Animal cognition minireview

If you get Science, there's a pretty good News Focus item by Elizabeth Pennisi describing recent experiments on animal social intelligence. The background is a little thin, but it is a good overview of recent work, on many different species.

Those studies are beginning, and by looking across the animal kingdom, researchers are gleaning the conditions that predispose a species toward social intelligence. For example, Kay Holekamp, an ethologist at Michigan State University in East Lansing, has observed hyenas for 18 years and concludes that these scavengers can recognize not just their own status relative to the pack leader but also the status relationships of other pack members. Other researchers are trying to measure social intelligence, albeit often in indirect ways, in ungulates, elephants, and dolphins. And in this week's issue of Current Biology, researchers demonstrated that fringe-lipped bats learn to listen for unfamiliar prey from fellow bats.

You do get a flavor of the difficulty of testing cognitive information in nonlinguistic animals, with many clever solutions in experiments. This, for instance, is a study I would not want to participate in:

For example, in a new study in Cognition, Hare and his colleagues designed another competition over food. They had chimps go head-to-head against a human who pulled food out of reach as a chimp went to grab it. If the chimps were given the option, they sneaked up behind a barrier to get to the food instead of approaching it directly. Thus, the chimps demonstrated not only that they knew what the human could see but also that they knew how to manipulate the situation to stay out of sight.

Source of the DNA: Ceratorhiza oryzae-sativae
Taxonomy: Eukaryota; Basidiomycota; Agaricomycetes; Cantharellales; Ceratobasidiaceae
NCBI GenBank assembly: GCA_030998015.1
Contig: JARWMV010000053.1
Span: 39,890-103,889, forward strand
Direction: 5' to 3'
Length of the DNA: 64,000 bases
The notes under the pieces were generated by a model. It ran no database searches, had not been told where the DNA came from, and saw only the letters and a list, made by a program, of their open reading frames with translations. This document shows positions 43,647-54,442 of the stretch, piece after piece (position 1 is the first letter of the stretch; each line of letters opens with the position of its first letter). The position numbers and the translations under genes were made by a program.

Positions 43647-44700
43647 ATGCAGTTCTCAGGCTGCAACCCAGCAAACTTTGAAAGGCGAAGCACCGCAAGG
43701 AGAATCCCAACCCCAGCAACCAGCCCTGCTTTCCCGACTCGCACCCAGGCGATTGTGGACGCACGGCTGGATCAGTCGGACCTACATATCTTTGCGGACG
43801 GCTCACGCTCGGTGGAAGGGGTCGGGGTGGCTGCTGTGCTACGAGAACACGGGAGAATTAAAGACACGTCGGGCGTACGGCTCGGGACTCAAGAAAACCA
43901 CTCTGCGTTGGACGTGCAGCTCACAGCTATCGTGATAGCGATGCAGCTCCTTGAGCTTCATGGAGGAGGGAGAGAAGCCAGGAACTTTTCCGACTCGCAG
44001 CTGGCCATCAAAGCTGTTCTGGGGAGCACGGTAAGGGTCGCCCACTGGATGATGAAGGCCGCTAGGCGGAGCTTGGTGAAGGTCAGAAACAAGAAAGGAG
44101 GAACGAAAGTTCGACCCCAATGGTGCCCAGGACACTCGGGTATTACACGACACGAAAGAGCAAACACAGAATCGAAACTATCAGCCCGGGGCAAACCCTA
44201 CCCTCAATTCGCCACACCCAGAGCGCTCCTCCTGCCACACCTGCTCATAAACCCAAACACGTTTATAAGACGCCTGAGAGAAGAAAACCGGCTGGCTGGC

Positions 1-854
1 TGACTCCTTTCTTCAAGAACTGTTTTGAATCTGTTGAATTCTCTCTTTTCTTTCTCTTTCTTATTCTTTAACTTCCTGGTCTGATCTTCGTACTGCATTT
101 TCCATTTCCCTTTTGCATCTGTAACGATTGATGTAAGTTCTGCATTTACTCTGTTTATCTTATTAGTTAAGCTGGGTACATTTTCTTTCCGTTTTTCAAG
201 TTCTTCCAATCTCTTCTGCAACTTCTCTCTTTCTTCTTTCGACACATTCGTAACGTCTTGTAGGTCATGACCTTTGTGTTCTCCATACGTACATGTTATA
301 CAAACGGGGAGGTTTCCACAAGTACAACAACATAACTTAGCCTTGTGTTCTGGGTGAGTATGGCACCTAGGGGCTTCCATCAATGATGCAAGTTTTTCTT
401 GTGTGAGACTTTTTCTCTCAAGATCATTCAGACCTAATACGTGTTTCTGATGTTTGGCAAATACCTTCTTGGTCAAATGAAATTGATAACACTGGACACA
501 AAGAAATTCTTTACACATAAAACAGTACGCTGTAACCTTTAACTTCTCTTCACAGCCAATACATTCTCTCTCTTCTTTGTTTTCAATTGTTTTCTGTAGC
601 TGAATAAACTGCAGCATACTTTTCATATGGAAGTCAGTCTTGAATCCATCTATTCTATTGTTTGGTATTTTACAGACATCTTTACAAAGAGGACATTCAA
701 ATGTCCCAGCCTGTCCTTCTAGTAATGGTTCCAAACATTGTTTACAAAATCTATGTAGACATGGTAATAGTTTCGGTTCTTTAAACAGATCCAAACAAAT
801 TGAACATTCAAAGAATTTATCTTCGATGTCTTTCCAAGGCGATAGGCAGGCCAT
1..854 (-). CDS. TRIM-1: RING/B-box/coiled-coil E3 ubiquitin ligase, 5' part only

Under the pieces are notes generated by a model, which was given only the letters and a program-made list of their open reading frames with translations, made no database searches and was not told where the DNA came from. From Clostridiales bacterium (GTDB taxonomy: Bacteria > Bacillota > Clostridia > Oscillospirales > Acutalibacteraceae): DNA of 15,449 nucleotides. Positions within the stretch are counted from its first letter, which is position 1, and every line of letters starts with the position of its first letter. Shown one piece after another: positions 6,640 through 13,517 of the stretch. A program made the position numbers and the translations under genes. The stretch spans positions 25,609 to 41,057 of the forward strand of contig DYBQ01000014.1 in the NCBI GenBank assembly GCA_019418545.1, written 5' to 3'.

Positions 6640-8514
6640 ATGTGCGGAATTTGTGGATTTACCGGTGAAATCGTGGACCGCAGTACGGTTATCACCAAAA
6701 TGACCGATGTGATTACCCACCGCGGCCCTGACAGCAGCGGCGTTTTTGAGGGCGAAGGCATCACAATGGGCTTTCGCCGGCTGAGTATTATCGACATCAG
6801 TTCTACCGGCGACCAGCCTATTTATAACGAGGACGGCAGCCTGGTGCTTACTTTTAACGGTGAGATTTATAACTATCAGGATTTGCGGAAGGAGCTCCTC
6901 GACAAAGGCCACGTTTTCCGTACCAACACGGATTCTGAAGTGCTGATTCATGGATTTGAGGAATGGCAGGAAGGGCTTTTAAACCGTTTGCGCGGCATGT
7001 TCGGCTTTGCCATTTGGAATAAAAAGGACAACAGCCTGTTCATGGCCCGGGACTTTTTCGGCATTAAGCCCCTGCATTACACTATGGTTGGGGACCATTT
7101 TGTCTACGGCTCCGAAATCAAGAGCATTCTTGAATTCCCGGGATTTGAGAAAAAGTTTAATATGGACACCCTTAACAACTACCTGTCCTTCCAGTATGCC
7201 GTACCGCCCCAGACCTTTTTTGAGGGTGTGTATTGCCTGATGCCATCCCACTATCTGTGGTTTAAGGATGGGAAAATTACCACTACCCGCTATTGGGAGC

I don't do this kind of thing with my children more than once, and they don't have giant canine teeth.

And there is a note of skepticism:

Galef is particularly skeptical of researchers who have concluded that chimps respond to peer pressure, that wolves and capuchin monkeys have a sense of fairness, or that jackdaws are the avian equivalent of the Good Samaritan. "It's gotten a little out of hand," he complains. And not one species has yet passed the falsebelief test, he points out.

It is really hard to avoid a Clever Hans effect in some of this work -- subtle cues that animals may use that humans cannot pick up on. And the article points that out. It's a good short read on behavior.